Northern Michigan University hosts annual Three Minute Thesis event

MARQUETTE — Thursday’s Three Minute Thesis competition at Northern Michigan University featured topics ranging from the assessment of sex differences and behavioral effects of psychostimulants on schedule-induced polydipsia to National Football League conditioning practices from 1997 to 2018.

The event took place at the University Center.

Competitors had one slide and only three minutes to explain their original research in a way that an audience of non-experts, as well as a judging panel, could understand.

The annual competition, which is held at over 600 universities in more than 65 countries, gives graduate students the opportunity to showcase their theses.

“The objective is to provide students with an opportunity to focus and to think about their work and to talk about their work and its importance to a general audience,” said Lisa Eckert, NMU interim dean of graduate education and research.

Taking first place in the graduate category was Kathryn Bianga, who is studying business administration. Her talk focused on cloud-computing for small- and medium-sized enterprises.

The cloud is not really a cloud but a shared pool of resources that people can access using the internet, she said, with cloud-service providers using their space to store programs for free or for a price.

“In a similar manner, businesses with fewer resources and a small budget can be leveraging the cloud to gain a competitive advantage,” Bianga said.

Her research turned up several discoveries.

She found out businesses can save money on expensive information technology infrastructure by using clouds, which are relatively safe. Clouds also can be accessed anywhere there’s an internet, and business IT teams can be more productive by focusing on strategic goals instead of spending time on IT maintenance.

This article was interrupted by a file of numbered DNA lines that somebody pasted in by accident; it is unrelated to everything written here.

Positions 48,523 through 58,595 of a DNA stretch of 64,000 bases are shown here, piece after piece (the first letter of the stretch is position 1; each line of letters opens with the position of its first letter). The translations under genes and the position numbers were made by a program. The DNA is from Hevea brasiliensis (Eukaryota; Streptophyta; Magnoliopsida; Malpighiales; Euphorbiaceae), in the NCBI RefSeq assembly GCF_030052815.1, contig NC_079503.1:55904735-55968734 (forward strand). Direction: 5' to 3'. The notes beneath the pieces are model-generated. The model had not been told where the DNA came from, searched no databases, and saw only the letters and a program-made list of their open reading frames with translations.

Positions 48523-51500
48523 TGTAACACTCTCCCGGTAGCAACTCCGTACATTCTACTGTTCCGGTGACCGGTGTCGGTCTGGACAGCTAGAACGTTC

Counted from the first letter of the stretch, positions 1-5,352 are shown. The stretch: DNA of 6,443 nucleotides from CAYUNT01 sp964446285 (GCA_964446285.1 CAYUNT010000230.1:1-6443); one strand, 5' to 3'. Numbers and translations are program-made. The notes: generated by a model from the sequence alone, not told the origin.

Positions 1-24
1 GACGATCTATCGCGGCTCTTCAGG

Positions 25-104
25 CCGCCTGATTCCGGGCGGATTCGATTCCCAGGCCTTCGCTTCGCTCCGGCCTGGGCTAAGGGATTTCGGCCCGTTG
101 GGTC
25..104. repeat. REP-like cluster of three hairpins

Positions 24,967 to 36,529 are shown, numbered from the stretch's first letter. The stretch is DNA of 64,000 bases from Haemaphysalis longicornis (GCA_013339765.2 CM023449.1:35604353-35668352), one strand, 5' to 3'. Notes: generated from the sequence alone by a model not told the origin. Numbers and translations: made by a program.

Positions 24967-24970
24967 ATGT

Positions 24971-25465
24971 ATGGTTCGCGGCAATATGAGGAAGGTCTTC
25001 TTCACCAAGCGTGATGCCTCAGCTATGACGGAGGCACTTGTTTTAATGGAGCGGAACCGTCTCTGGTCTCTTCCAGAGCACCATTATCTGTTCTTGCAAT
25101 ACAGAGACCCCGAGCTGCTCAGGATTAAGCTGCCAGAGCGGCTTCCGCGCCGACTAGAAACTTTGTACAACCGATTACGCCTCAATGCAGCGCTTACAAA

Bianga delivered her thesis in a concise, confident manner.

“I prepared for this for about the last three weeks, going through my research, putting it together and just practicing,” Bianga said.

Biology student Veronica Snow finished second, while Jaime Vanenkevort, an education student and reading specialist, won the People’s Choice Award in the graduate category.

Also competing in this category were psychological science majors Alex Lekander and MinKyung Park and exercise science major Corey Fitzgerald.

Cecilia Ruiz, who is studying neuroscience, took first place and the People’s Choice Award in the category for students in the McNair Scholars program, a federally funded program focused on helping first-generation, low-income and underserved students interested in pursuing a graduate degree.

Brittney Moore, a biology major with the Upper Michigan Brain Tumor Center, finished second.

The other competitors in the category were Jordan Wallace, clinical laboratory science; Molly Liford, sociology; and Malachi Tripaldi, anthropology.

The top three competitors earned a cash prize, with Bianga earning $500 and a trip to the Midwest Association of Graduate Schools Competition in St. Louis.

The University of Queensland in Brisbane, Australia, developed the 3MT and conducted the first competition in 2008.

Christie Bleck can be reached at 906-228-2500, ext. 250. Her email address is cbleck@miningjournal.net.

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